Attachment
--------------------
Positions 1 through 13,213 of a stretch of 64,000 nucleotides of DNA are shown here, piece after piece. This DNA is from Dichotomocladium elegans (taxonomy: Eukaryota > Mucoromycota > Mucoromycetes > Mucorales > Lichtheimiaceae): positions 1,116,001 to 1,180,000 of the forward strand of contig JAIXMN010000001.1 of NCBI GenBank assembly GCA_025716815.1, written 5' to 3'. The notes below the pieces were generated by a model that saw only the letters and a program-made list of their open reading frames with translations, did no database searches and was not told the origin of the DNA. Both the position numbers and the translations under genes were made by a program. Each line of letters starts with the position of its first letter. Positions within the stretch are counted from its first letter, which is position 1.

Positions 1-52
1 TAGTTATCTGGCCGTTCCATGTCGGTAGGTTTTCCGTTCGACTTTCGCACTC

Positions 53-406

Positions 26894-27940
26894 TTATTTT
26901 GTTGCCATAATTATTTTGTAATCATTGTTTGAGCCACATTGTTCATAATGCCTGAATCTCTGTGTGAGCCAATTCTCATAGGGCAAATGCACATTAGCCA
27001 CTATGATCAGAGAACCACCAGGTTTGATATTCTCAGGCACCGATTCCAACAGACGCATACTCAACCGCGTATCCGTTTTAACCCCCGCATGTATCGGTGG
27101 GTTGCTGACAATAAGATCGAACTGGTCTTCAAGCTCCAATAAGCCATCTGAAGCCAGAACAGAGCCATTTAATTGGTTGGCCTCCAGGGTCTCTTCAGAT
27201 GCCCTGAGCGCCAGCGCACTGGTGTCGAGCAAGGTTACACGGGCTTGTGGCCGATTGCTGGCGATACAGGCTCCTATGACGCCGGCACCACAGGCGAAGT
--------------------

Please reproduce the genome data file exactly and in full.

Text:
Positions 1 through 13,213 of a stretch of 64,000 nucleotides of DNA are shown here, piece after piece. This DNA is from Dichotomocladium elegans (taxonomy: Eukaryota > Mucoromycota > Mucoromycetes > Mucorales > Lichtheimiaceae): positions 1,116,001 to 1,180,000 of the forward strand of contig JAIXMN010000001.1 of NCBI GenBank assembly GCA_025716815.1, written 5' to 3'. The notes below the pieces were generated by a model that saw only the letters and a program-made list of their open reading frames with translations, did no database searches and was not told the origin of the DNA. Both the position numbers and the translations under genes were made by a program. Each line of letters starts with the position of its first letter. Positions within the stretch are counted from its first letter, which is position 1.

Positions 1-52
1 TAGTTATCTGGCCGTTCCATGTCGGTAGGTTTTCCGTTCGACTTTCGCACTC

Positions 53-406

Positions 26894-27940
26894 TTATTTT
26901 GTTGCCATAATTATTTTGTAATCATTGTTTGAGCCACATTGTTCATAATGCCTGAATCTCTGTGTGAGCCAATTCTCATAGGGCAAATGCACATTAGCCA
27001 CTATGATCAGAGAACCACCAGGTTTGATATTCTCAGGCACCGATTCCAACAGACGCATACTCAACCGCGTATCCGTTTTAACCCCCGCATGTATCGGTGG
27101 GTTGCTGACAATAAGATCGAACTGGTCTTCAAGCTCCAATAAGCCATCTGAAGCCAGAACAGAGCCATTTAATTGGTTGGCCTCCAGGGTCTCTTCAGAT
27201 GCCCTGAGCGCCAGCGCACTGGTGTCGAGCAAGGTTACACGGGCTTGTGGCCGATTGCTGGCGATACAGGCTCCTATGACGCCGGCACCACAGGCGAAGT